In summertime, the evenings pulse with nightlife. Restaurants tend to get busiest after 8pm, bars after 10pm. High season runs between June and September. Greek cuisine features the mezze, or “middle,’’ a filler but not a full meal. Traditional mezze may contain marinated olives, fresh bread, soft feta cheese in oil, dolmades (stuffed vine leaves, with rice, pine nuts and raisins), sundried tomatoes, sardines and other seafood. Portions can be so generous they become full meals. Salads, fish and meat are local and fresh — there’s no fast-food here. Wine, spirits and the local ouzo — anise-flavoured liqueur — are always on the menu, together with cognacs and fine coffees.
Mykonos has a wide variety of beaches and bays. Some are unspoiled, with few or no amenities; others, famously, serve up everything you might want. Beaches are packed in July and August but are much quieter come September. Getting to the beaches can be exciting; the roads are narrow and rocky and there are bumps and holes everywhere. Rent a car or a bike. Taxis are reasonable if you can find one, or there’s regular bus service from downtown to the most popular spots — Paradise, Super Paradise, Paraga and Elia — from early morning until 9 or 10pm. Fares are cheap, just over a euro, and you can buy a book of tickets for even less at local shops. Boats can be used to beach-hop, too, running back and forth all day at reasonable rates.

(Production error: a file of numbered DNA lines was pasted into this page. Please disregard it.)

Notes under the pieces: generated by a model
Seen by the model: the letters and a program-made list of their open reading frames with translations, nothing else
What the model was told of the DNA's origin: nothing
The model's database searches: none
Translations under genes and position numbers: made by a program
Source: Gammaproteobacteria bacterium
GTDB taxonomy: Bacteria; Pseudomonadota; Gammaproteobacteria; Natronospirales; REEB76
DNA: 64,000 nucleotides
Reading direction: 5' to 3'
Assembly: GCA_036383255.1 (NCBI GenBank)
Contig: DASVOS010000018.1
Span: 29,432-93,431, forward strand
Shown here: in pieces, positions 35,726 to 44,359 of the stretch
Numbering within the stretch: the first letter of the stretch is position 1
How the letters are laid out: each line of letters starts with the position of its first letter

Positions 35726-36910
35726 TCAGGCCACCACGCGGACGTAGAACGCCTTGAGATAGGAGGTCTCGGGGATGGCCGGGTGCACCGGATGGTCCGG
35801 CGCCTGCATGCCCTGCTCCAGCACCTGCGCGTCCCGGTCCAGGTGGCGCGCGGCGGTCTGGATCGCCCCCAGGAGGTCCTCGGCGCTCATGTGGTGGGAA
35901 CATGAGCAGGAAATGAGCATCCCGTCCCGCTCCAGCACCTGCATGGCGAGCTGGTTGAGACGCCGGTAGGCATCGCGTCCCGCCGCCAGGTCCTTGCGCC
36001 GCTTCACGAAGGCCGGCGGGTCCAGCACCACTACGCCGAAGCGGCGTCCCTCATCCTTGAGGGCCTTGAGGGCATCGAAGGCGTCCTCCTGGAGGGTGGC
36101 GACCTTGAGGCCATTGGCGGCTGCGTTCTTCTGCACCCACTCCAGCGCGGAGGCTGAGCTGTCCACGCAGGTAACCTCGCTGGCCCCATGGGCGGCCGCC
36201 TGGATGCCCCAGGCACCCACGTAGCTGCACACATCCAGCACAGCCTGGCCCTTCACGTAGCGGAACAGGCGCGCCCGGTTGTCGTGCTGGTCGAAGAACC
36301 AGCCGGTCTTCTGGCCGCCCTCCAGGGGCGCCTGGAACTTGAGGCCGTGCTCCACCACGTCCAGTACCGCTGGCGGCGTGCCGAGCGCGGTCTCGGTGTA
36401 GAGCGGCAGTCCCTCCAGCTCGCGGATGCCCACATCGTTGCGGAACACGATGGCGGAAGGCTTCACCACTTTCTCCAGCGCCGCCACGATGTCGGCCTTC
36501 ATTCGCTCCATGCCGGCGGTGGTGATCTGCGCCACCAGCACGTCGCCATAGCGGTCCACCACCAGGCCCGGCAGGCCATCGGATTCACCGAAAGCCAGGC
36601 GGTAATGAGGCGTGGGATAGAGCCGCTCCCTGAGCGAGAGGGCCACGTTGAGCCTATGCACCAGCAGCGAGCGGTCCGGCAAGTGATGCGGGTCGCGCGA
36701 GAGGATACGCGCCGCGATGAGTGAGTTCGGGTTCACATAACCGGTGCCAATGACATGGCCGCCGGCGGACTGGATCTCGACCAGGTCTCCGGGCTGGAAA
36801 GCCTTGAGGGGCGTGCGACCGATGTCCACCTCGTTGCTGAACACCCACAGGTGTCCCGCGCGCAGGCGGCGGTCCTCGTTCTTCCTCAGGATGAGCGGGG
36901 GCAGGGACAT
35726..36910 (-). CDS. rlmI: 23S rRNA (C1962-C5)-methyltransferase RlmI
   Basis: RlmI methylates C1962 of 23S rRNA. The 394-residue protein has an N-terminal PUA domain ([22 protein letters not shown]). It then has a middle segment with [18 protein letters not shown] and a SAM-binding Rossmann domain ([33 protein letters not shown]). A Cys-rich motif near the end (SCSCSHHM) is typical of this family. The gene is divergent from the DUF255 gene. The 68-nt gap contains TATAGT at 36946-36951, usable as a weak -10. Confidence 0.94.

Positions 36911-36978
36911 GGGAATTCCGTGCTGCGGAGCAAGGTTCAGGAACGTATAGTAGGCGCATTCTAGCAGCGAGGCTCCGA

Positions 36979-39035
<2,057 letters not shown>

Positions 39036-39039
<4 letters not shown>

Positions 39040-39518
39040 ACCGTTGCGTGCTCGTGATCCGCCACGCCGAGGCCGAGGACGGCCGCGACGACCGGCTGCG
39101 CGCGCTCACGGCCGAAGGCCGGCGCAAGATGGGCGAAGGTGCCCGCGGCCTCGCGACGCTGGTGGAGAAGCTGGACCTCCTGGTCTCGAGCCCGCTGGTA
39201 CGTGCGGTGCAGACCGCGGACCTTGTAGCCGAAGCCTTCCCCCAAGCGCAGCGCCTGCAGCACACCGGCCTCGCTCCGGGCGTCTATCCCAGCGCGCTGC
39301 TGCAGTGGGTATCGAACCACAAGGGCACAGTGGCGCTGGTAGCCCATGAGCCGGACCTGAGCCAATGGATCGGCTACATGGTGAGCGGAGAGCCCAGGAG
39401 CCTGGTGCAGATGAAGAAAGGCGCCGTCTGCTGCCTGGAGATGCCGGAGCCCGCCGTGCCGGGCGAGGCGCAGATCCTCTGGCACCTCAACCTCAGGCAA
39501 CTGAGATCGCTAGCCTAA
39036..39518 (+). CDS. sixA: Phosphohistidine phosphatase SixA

Paraga Beach, a gorgeous sandy area 15 minutes’ walk from Platis Gialos Beach, is another small nude beach with a gay and mixed crowd and a rocky cruising area nearby. Sun bed and umbrella rentals, restaurant refreshments and masseur services are available. The raised rocky end features naked men and fantastic views of the beach and surrounding countryside. Daytime cruising gets busy, and skinny-dipping is the fashion. Wear good shoes for climbing the sharp rocks.
Super Paradise Beach (aka Plintri) was for years the island’s most famous gay beach, the place to be in Mykonos. At 10 kilometres out, it’s more difficult to get to than Paradise Beach, but the beautiful sand and the cute men in Speedos and sunglasses at the mainly gay and nudist end make it worth the effort. A bar and restaurant with pool overlook the sea above the gay section, and the water is deep and clear, especially beside the rocky areas. Boats arrive regularly from Platis Gialos Beach, and the JackieO’ Beach Club may pull back some of those who have made Elia Beach more popular lately. Pack a snack and plenty of water, or pay the premium prices.
Elia Beach, a mixed gay and straight stretch of sand with a handful of restaurants and bars and a clothing-optional section at one end, is farther along and takes longer to reach. Its more relaxed, natural ambiance and its long, wide stretches of sand make it popular with gay travellers. Organizers of the XLSIOR Dance Festival hold one of their annual beach parties here. You can take a small boat from Platis Gialos Beach, or there’s a bus from Chora. The smaller and more secluded Agrari Beach is a five-minute walk beyond.